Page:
Helping You Align Your Priorites

Should you keep the house in a divorce?

On Behalf of | Dec 4, 2019 | Firm News |

You have many decisions to make when you get a divorce in Minnesota. Perhaps one of the most difficult is what to do with the family home. While your gut feeling may be to fight to stay in the house, it may not be the ideal decision for you or your family.

U.S. News and World Report explains that you have a few different options for what to do with your home in a divorce. You may sell it, keep it or share it. Each option has its pros and cons.

Sell it

It might be easiest to sell the home. This enables you to split the profits with your ex-spouse and move on. You can then find a new home that suits you instead of staying in the home you shared during your marriage.

One issue is that selling a house can take time, which may hold up your divorce process. It is also stressful, which only adds to the stress you already have about the divorce. Furthermore, you may have to spend more money making repairs or fixing up your home so it will sell.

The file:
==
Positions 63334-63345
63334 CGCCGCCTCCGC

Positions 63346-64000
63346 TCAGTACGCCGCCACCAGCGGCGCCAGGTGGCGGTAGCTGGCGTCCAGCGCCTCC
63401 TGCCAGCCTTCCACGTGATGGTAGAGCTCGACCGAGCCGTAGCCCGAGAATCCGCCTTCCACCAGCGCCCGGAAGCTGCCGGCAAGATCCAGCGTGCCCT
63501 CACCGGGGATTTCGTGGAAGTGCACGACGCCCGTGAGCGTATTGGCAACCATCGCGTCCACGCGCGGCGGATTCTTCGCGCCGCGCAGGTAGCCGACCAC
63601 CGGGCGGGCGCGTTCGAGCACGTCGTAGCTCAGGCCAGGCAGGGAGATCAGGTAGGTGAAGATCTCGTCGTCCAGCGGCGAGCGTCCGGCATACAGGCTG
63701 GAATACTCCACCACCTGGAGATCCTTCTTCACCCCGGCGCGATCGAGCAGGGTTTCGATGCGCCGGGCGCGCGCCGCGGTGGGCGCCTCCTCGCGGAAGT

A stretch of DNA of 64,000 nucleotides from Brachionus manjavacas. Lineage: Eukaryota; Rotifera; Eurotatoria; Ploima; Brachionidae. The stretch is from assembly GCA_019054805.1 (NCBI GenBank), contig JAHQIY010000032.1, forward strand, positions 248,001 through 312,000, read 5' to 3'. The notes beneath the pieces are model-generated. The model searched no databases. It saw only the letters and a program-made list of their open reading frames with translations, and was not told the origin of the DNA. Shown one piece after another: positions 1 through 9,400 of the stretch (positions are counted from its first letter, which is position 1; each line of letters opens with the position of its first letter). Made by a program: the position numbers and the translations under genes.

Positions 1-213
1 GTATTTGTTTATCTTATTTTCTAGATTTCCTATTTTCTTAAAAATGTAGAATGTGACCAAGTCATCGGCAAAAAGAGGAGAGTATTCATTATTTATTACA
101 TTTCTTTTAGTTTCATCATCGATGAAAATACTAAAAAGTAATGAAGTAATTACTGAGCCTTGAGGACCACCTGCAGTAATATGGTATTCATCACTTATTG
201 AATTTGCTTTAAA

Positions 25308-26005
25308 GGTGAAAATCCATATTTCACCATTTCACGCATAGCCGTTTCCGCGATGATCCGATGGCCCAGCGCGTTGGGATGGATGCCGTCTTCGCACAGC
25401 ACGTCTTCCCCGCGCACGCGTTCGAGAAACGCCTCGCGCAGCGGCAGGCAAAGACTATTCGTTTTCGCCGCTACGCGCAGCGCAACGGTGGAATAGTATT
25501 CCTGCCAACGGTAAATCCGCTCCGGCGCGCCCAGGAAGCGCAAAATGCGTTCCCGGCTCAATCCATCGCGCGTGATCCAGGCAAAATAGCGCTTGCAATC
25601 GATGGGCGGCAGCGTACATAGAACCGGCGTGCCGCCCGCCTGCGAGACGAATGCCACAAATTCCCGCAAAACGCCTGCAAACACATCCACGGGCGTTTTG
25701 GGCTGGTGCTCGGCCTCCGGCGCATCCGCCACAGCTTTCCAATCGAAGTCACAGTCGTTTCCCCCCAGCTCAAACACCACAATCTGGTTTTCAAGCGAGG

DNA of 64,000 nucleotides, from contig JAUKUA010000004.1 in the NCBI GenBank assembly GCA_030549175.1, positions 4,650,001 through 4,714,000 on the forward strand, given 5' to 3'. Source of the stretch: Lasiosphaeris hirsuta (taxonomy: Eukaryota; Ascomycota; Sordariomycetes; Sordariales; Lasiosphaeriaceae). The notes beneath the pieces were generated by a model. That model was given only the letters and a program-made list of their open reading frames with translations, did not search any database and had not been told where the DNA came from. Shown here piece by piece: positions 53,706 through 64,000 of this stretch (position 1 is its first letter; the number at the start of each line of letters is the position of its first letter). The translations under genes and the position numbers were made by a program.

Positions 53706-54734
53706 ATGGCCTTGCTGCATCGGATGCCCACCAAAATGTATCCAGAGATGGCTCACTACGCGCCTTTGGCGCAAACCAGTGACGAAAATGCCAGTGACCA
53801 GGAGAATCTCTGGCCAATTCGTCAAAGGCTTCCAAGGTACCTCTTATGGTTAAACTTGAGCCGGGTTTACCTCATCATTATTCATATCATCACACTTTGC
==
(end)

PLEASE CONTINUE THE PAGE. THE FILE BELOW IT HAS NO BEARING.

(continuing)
Keep it

Keeping your home may feel like a good idea because you may want to avoid more changes in your children’s lives. It also may provide you comfort at this time when many things are different.

Keeping the house comes with many downfalls, though. If you cannot afford to keep up the house after your divorce, you may end up having to sell it anyway. Furthermore, to keep your home, you may need to negotiate with your spouse. You may have to give up other assets to get it. This could leave you house-rich but cash-poor, which is a terrible situation to be in when you cannot afford to keep the house.

Share it

Sharing the house may seem like a strange idea to some people, but it works for many families. Nesting is where you and your ex-spouse alternate living in the home with the children. When you are not in the house, you stay in an apartment that you rent. This can cut down on expenses for you and your ex-spouse after the divorce. Plus, it keeps things stable for the children. However, it does require a high level of communication and a willingness to work together, which is difficult in some situations.

Deciding what to do with the family home is something you need to do on your own. Only you know what will work for your family.